Jonathan Blow, in a video critiquing Catherine West’s closing keynote at Rust 2018, posed an interesting question about whether Rust guided Catherine towards a more correct program. The crux of this argument is that replacing references with indexes effectively circumvents the borrow checker, enabling logical errors similar to those it solves. Thus, in Jonathan’s opinion, the development costs imposed by the borrow checker aren’t worth the effort.

This mindset is common among programmers with a cursory knowledge of Rust. The borrow checker is the most novel, and most central, feature of Rust. While it’s natural to focus on it, doing so to the exclusion of Rust’s other features is, itself, a fallacy.

This is the first post in a series that analyzes Jonathan’s argument and demonstrates how Rust’s features and idioms supplement the borrow checker. I’ll begin by describing a primitive version of Blow’s argument. In the next post, I’ll build an instance of Catherine’s UR-ECS, intentionally introducing the “logical borrow errors” described above. I’ll then refine the UR-ECS, demonstrating how Rust’s features mitigate (and, at times, eliminate) the logical borrow errors. Let’s begin with an examination of arrays of integers.

An array’s memory layout is simply a block of contiguous memory, partitioned into an arbitrary number of fixed-length cells. A [i32;16], for example, consists of 64 bytes of memory mapped into 32-bit elements. There are two ways that a value in the array could be represented, either as a reference to the element, or as an index into the array.

In Rust, the reference approach creates a conflict if, later, the program attempts to modify the array:

fn main() {
    let mut foo = [0;16];

// error[E0506]: cannot assign to `foo` because it is borrowed
    let bar = &foo[3];
//             ------ borrow of `foo[..]` occurs here
    foo = [1;16];
//  ^^^^^^^^^^^^ assignment to borrowed `foo[..]` occurs here
}

A similar error occurs if, instead, one tries to modify an element within the array:

fn main() {
    let mut foo = [0;16];

// error[E0506]: cannot assign to `foo[..]` because it is borrowed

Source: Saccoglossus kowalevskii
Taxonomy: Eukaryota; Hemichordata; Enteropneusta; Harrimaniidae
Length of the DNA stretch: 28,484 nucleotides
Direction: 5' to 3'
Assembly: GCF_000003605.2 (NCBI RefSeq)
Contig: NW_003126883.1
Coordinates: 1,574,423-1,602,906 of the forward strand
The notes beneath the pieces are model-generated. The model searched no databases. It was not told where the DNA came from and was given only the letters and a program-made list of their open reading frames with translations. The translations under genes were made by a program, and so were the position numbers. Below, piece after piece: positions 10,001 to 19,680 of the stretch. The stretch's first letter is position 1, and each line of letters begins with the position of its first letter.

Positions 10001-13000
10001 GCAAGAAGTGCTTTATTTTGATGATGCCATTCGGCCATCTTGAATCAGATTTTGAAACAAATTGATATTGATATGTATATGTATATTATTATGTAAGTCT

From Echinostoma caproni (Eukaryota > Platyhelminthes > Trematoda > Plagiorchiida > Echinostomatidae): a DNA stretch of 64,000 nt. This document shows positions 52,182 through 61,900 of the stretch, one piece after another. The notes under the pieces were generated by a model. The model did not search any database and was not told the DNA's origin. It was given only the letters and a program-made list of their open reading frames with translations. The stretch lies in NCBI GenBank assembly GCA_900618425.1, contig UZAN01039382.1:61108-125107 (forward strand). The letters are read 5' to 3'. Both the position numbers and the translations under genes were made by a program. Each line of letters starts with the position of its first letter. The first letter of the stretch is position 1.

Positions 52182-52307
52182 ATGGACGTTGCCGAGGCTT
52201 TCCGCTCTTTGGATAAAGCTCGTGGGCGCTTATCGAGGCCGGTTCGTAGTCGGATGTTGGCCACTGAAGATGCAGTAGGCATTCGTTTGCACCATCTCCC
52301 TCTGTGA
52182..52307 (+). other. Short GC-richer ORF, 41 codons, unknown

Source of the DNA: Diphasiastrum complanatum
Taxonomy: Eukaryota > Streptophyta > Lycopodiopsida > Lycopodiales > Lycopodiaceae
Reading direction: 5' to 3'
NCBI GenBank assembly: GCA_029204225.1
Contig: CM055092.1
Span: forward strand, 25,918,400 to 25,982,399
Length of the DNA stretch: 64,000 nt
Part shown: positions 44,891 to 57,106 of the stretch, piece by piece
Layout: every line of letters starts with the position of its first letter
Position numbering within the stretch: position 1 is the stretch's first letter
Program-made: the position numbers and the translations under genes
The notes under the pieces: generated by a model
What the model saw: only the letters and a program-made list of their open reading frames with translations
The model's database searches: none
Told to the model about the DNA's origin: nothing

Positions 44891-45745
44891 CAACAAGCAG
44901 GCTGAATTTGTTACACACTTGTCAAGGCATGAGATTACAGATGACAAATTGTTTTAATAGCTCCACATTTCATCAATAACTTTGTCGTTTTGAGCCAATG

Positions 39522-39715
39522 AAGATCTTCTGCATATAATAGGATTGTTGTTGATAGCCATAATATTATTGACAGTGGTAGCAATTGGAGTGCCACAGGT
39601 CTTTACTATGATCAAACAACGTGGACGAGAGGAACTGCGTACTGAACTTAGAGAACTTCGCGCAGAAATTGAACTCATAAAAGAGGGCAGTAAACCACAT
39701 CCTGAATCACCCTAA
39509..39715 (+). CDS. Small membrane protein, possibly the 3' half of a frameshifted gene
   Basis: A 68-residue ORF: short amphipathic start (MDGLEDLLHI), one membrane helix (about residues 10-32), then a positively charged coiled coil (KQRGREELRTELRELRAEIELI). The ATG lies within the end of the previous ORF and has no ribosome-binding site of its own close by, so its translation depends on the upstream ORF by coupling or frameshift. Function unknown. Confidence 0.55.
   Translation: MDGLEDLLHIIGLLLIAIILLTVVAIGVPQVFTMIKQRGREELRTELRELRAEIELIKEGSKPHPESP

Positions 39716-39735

let bar = &foo[3];
//             ------ borrow of `foo[..]` occurs here
    foo[0] = 1000;
//  ^^^^^^^^^^^^^ assignment to borrowed `foo[..]` occurs here
}

Or if one simply tries to borrow mutably:

    fn main() {
        let mut foo = [0;16];

        let bar = &foo[3];
//                 ------ immutable borrow occurs here
        let baz = &mut foo[0];
//                     ^^^^^^ mutable borrow occurs here
    }
//  - immutable borrow ends here

As Catherine points out, storing indices to the array solves this problem, as there is no borrowing, and thus no need to borrow-check:

fn main() {
    // compiles!
    let mut foo = [0;16];
    let bar_idx: usize = 3;
    foo = [1;16];

    foo[0] = 1000;

    let baz = &mut foo[0];
}

Here we can see part of Mr. Blow’s argument. bar_idx no longer refers to the same data as when it was created, because the array was replaced on the preceding line. Indeed, this is no different than reading a pointer whose memory was reused1!

Let’s extend the example one step further by introducing Option<T>:

fn main() {
    let mut foo = [Some(1);16];
    let tmp_idx = 3;
    foo[3] = None;
    foo[3] = Some(2);
}

This snippet, to the casual eye, reveals two more similarities with pointers. The line foo[3] = None; is cleary similar to assigning null. In fact, if foo[3] had a type Option<string>, assinging None would deallocate the string. The following line reveals another variant of a dangling pointer, as foo[3] was “freed” and reusued.

Thus, it’s clear that indices, as used above, are a stand-in for pointers. Their purpose, insofar as this frame of reference is concerned, is silencing the borrow checker. The argument is that, if the borrow checker, hadn’t been subverted, these mistakes wouldn’t occur. And, since the mistakes can still occur, Rust hasn’t led Catherine to a better design, merely a different one.

In a vacuum this would be correct, but the borrow checker is only one of many tools that Catherine West mentioned in the talk. Others include Option<T>, Vec<T>, and generational indices. In order to explore the model more deeply, we’ll need an UR-ECS of our own. The next post in this series will create that system for a CLI-driven Tic-Tac-Toe game.

Thank you kyrenn, SeanMiddleditch, and louiswins for your feedback!

  1. Derefencing a dangling pointer is undefined behavior, which could do anything. For the sake of argument, however, let’s assume that the compiler simply reads the memory at the pointer’s location.